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Tuesday April 16, 2024
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The mysterious world of the jpeg file format explained

Benjamin Kenwright

Well those of you who are about to set out on the journey of discovering the jpeg file format better be prepared, I believe that the principles behind it are easy to grasp than the actual coding of it.

The jpeg file format is all around you... probably one of the most widely used... its platform independent... one of its biggest uses is for the internet.

Why use the jpeg file format? ts biggest selling point is the fact that you can take a 3meg bitmap file (coolimage.bmp) and convert it to a jpg of only a few hundred kilobytes instead (e.g. coolimage.jpg).

Of course it does have its downside, it's a lossy image format, so the original image looses some of its original details... but usually these are not noticeable to the human eye.


Give me a jpeg, and lets rip it to pieces!

How its layed out, and how the information is stored isn't to hard to grasp. Simply put the jpeg file format is arrange with a description section of size 2 bytes which has an value which we can look up, e.g. 0xffda for example, then it has a further 2 bytes following that desciption section header which tells us how many bytes make up that section.

One exception!!... There are a few uni-markers as they say! A uni marker is just a 2 byte id, which has some meaning.


I've empasised the one exception in bold as it can make decoding corrupted jpgs very challenging if the end marking identifier is missed (as it'll go passed the end of the data block). But more on that later..

Hmmm...markers...hmm....yup it all seems simple and if you take it one step at a time it will eventually make sense! The secret to understanding the jpeg file format is to break it up into pieces and understand fully how each section of the marker works, and its use in the overall picture.

Now, to start with... all jpegs should start with an SOI marker, which is a uni-marker and has the value 'xffda'. But the jpeg file format is arrange in little endian format...What does that mean? Well the bytes are arranged so that the least significant bits are first ... so if we read in the first two bytes we would get '0xda' first followed by '0xff'. Again it only matters if we read more than one byte at a time. So if we read more than one byte at a time we'll have to shift it around.

One thing I found when writing a simple jpeg decoder/reader, was that you have to be prepared to look at your data right down to the binary level! Its not enough to look at your data as bytes....you'll have to actually decode 1's and 0's and compare them etc... and shift them... to get your image back.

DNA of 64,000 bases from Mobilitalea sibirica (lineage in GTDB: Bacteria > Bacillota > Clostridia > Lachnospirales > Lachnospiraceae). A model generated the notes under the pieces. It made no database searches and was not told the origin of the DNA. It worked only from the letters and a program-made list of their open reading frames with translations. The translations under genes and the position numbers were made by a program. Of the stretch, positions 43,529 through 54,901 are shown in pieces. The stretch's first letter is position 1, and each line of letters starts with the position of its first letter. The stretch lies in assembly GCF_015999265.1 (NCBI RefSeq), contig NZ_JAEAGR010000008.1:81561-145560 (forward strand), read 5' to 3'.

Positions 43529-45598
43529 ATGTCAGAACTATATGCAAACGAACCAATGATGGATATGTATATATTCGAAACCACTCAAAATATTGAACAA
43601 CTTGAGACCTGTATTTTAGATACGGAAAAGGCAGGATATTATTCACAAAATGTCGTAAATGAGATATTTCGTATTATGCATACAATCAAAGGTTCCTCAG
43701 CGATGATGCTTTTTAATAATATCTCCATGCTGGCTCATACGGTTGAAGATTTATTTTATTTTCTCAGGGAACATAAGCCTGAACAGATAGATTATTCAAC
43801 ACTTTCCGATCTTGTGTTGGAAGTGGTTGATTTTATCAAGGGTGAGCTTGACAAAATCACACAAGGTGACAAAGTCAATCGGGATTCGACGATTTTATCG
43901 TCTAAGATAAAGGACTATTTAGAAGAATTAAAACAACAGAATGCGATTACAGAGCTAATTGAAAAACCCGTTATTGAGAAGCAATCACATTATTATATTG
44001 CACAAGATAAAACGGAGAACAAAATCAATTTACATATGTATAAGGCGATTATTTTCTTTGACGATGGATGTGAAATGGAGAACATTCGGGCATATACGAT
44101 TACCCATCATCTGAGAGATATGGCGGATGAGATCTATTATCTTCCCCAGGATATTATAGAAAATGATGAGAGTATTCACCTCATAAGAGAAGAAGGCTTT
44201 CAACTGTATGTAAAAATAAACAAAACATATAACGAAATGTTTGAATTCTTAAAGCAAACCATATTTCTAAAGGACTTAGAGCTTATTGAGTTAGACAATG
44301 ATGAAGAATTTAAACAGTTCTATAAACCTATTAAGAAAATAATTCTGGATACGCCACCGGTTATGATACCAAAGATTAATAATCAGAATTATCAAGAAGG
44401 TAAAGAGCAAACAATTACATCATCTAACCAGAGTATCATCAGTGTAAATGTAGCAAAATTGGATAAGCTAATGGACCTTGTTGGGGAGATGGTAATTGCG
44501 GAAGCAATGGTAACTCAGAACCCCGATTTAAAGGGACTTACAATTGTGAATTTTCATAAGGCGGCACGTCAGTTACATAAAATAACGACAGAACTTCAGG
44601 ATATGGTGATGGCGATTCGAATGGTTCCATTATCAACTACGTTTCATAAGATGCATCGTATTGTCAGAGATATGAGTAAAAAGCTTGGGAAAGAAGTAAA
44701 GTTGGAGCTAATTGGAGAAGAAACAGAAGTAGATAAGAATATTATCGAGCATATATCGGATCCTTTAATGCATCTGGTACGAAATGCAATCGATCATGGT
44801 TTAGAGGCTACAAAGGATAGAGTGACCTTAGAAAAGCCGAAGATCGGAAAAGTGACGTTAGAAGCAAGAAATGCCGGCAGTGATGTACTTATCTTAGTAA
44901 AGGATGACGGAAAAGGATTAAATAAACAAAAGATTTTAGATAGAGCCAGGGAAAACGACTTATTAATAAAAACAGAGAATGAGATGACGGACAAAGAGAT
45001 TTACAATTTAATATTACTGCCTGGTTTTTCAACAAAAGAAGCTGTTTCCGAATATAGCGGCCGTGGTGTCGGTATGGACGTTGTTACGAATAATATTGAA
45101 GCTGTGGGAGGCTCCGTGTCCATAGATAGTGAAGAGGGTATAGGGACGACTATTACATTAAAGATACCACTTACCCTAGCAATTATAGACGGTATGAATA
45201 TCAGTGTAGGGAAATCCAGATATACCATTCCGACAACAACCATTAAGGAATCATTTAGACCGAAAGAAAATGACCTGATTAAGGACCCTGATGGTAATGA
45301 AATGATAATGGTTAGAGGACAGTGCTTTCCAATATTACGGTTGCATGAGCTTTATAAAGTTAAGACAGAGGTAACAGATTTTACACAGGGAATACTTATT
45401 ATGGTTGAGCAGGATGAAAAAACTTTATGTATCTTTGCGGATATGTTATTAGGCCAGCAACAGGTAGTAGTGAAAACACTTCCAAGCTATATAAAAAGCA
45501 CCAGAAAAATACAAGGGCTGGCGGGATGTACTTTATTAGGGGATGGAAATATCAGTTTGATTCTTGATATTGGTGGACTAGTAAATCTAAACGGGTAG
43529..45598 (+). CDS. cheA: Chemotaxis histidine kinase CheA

Let write a little code to see how the jpeg file format works... give you a taster.

All markers (e.g. 2 byte identification chunks) always start with 0xff it may not be so easy to follow as the bytes are read in the opposite way so what where really getting is 0xdaff ....But I think you get the point. There is one exception, a marker followed by '00' is a ignore marker, these only appear in our encoded data (e.g. in the SOS Start of Scan part).. but well get to that in time.

Note: Sometimes I use the word chunk to represent the actual section ID of the part of the file for example I say Im reading in the chunk ID, which for example could be APP0 (e.g. 0xffe0) which will be followed by a chunk size of 2 bytes, then we go through the chunk. Alternatively you can refer to then as sections, or markers..just make sure you know what Im going on about, and how its organized.

Our file would start like this:

[0xd8] [0xff] [0xe0] [0xff] [0x00][0x10] ..

So what would this tell us??? Any ideas?

Well its goes like this:

[0xd8] [0xff] first 2 bytes are a uni-marker representing SOI (Start Of Image).
[0xe0] [0xff] - further 2 bytes we have the marker APP0 (Application Marker)
[0x00] [0x10] This is the further 2 bytes following our APP0 marker telling us how long this marker is! Which is 0x1000 remember the bytes are the other way around. So the next 16 bytes (0x10) including the 2 bytes for the length, represent how long our APP0 marker is.

Now a good idea for a newby to the jpeg file format is to write a small program which just goes though the file and sees what markers are in there! As we can read in the markers type, and we know how long that marker is, so we can just jump to the next marker and read in what it isget its size and skip to the next one.

Note: All the markers contain the total size of how much information is in them EXCEPT the SOS marker which is the marker that contains the compressed image information and is usually located at the end of the filewell almost, the last marker is always EOI (End Of Image) and has the value 0xffd9.

And here we are a nice little program which lists the markers in the jpg file:

If you run the above code you'll get the following:

Now belive it or not, we've got a whole lot of juicy information there....it tells us the size of each chunk, the order that they are in.... and which chunks are in our image.

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